What is a Weed
Why is it important to control invasive
Invasive Weeds in Los Angeles County
weeds of concern
can you do to help?
the LA County WMA Information Pamphlet
book on invasive weeds
Management Practices for Vegetation Management" (PDF/6.5
Link to LA County Weed Management Area
is a Weed Management Area?
Weed Management Areas (WMAs) are
local organizations that bring together landowners and
managers (private, city, county, state, and federal)
in a county, multi-county or other geographical area
to coordinate efforts and expertise against invasive
The WMA functions under the authority
of a mutually developed Memorandum of Understanding
and is subject to statutory and regulatory weed control
requirements. In California, such groups are usually
initiated by the County Agricultural Commissioner's
Office or a federal agency employee and voluntarily
governed by a chairperson or steering committee. WMAs
are unique because they attempt to address both agricultural
weeds and wildland weeds under one local umbrella organization.
WMAs use many effective outreach
weed management methods, such as printing weed identification/control
brochures; organizing weed education events; writing
and obtaining grants; and coordinating joint demonstration
projects; weed eradication and mapping efforts.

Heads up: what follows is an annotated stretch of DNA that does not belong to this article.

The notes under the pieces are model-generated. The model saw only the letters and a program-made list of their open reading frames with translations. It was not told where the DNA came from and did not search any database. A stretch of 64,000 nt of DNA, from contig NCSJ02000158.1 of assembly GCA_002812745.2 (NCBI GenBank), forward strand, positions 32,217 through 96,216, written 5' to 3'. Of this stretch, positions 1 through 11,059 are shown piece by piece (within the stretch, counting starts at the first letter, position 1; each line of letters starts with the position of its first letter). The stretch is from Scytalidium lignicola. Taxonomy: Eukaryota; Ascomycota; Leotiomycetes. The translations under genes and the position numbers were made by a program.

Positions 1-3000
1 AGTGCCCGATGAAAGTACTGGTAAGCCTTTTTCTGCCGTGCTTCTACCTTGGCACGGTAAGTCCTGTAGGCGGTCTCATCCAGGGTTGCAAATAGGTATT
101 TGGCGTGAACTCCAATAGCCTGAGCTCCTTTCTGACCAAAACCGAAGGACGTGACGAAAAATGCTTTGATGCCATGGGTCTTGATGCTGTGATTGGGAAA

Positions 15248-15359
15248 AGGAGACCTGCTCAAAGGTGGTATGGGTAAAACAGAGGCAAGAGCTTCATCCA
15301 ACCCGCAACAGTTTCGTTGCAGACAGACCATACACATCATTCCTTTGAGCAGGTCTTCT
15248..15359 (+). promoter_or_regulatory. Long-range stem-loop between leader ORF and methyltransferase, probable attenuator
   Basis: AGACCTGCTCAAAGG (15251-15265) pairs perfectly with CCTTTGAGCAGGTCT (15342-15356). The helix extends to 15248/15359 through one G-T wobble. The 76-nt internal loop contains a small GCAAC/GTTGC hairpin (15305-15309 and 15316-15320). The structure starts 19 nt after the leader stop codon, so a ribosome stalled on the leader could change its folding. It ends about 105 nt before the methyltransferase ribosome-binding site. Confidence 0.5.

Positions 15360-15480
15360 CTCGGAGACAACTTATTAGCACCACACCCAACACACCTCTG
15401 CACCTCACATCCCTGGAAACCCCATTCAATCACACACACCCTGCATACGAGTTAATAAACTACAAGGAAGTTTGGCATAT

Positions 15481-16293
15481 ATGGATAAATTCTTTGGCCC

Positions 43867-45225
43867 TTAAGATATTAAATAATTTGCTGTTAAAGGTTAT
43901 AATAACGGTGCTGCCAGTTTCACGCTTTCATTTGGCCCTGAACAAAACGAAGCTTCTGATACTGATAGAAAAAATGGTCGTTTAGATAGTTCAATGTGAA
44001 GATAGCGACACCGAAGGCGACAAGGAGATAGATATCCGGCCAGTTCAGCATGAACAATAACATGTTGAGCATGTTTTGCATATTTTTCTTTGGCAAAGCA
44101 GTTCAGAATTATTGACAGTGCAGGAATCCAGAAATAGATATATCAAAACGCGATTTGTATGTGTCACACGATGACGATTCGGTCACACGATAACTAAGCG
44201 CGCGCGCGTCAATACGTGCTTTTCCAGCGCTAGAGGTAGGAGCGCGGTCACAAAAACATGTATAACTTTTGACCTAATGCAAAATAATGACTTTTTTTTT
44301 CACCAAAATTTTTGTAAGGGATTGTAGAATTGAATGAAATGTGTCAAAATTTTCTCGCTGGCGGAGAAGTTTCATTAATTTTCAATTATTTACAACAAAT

The California Department of Food
and Agriculture (CDFA) helps to coordinate and support
WMAs. You can learn more about them and WMAs statewide
by visiting their website at http://www.cdfa.ca.gov/wma
For information about the Los
Weed Management area, visit their Website at lacountywma.org
is it important to control invasive weeds?
It is well known that some
non-native plant and animal species can become
established and out-compete native species and
actually reduce or degrade an area's natural diversity.
Non-native invasive weeds are
increasingly being recognized as some of the most
destructive and rapidly spreading of the invasive
species. Some are poisonous, others interfere
with agriculture, and still others simply become
so numerous, practically nothing else has room
left to live!
Invasive weeds are spreading on private
and public lands. The US Forest Service estimates that
as much as several thousand acres of public lands a
day are being lost nationwide to invasive non-native
weeds. To download a copy of a children's book about
invasive weeds, click